I filled out at the doctor’s office or I filled it out at Oakland Physical Therapy.” Id.
at 116:22-25. He also stated that Oakland Physical Therapy “just told me which
part to fill out and all that.” Id. at 117:13-14.
On a Rule 56 motion for summary judgment, the Court must determine
whether “the pleadings, depositions, answers to interrogatories, and admissions on
file, together with the affidavits, if any, show that there is no genuine issue as to
any material fact and that the moving party is entitled to a judgment as a matter of
law.” FED. R. CIV. P. 56(c). The moving party has the burden of establishing that
there are no genuine issues of material fact, which may be accomplished by
demonstrating that the nonmoving party lacks evidence to support an essential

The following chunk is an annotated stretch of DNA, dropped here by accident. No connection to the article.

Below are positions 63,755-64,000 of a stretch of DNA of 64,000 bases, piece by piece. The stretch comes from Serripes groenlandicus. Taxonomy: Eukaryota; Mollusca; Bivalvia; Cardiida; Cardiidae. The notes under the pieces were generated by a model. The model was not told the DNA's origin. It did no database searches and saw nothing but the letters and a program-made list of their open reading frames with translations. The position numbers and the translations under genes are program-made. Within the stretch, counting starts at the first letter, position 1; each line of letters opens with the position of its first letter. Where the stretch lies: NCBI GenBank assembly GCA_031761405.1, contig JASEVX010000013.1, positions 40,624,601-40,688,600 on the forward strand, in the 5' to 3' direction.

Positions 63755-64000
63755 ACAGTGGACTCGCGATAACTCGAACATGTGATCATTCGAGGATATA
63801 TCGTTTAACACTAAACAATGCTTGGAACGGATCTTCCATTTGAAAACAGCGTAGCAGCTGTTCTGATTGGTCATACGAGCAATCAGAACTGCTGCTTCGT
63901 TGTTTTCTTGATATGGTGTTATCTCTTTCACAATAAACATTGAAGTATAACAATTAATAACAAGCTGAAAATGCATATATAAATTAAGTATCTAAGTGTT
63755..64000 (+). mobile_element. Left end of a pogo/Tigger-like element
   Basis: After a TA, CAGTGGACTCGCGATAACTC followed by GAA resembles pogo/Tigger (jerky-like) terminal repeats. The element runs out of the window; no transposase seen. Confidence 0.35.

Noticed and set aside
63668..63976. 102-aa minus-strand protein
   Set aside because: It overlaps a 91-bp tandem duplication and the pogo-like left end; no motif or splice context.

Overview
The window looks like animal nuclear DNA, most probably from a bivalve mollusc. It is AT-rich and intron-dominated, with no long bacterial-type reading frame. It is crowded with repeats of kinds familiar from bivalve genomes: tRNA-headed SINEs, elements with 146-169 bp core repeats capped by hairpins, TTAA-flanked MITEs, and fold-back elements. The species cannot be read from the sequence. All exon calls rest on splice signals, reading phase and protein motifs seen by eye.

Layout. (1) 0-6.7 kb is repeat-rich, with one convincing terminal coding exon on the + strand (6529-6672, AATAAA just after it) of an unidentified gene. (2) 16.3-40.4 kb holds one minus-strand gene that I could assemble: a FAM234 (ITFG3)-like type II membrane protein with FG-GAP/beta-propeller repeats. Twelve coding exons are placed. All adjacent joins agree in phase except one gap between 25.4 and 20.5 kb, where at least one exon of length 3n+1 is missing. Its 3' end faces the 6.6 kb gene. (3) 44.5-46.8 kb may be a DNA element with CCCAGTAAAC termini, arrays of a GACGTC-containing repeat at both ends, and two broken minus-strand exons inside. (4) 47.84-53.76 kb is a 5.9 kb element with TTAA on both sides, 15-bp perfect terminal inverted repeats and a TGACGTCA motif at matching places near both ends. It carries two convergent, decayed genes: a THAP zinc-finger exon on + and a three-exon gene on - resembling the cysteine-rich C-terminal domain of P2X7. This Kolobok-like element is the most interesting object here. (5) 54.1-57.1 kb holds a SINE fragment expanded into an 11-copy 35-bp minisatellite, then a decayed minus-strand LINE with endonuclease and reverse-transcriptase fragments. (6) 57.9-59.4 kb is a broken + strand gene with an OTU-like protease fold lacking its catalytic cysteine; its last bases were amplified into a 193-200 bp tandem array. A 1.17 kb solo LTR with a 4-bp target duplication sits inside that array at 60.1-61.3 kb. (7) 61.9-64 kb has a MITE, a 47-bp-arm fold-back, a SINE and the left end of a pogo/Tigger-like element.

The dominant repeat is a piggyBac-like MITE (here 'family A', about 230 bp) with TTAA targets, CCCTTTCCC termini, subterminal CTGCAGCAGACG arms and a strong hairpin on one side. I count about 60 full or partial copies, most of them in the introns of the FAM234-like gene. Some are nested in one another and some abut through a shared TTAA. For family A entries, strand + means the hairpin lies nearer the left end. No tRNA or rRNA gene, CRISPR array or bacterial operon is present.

element of its case. Celotex Corp. v. Catrett, 477 U.S. 317, 322 (1986). The Court
must construe the evidence and all reasonable inferences drawn therefrom in the
light most favorable to the nonmoving party. Matsushita Elec. Indus. Co., Ltd. v.
Zenith Radio Corp., 475 U.S. 574, 587 (1986). A genuine issue for trial exists if
“the evidence is such that a reasonable jury could return a verdict for the
nonmoving party.” Anderson v. Liberty Lobby, Inc., 477 U.S. 242, 248 (1986).
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It is also critical to recognize that Plaintiff cannot defeat summary judgment
“by factual assertions in [his] brief . . . since documents of this nature are selfserving and are not probative evidence of the existence or nonexistence of any
factual issues.” Garvey v. Montgomery, 128 Fed. Appx. 453, 462 n.6 (6th Cir.
The Michigan No-Fault Act was designed to provide “assured, adequate, and
prompt recovery for economic loss arising from motor vehicle accidents.”
Adanalic v. Harco Nat’l Ins. Co., 309 Mich. App. 173, 187 (2015). The Michigan
Automobile Insurance Placement Facility (“MAIPF”), which maintains the MACP
pursuant to M.C.L. §500.3172, “shall make an initial determination of a claimant’s
eligibility for [PIP] benefits . . . and shall deny an obviously ineligible claim.”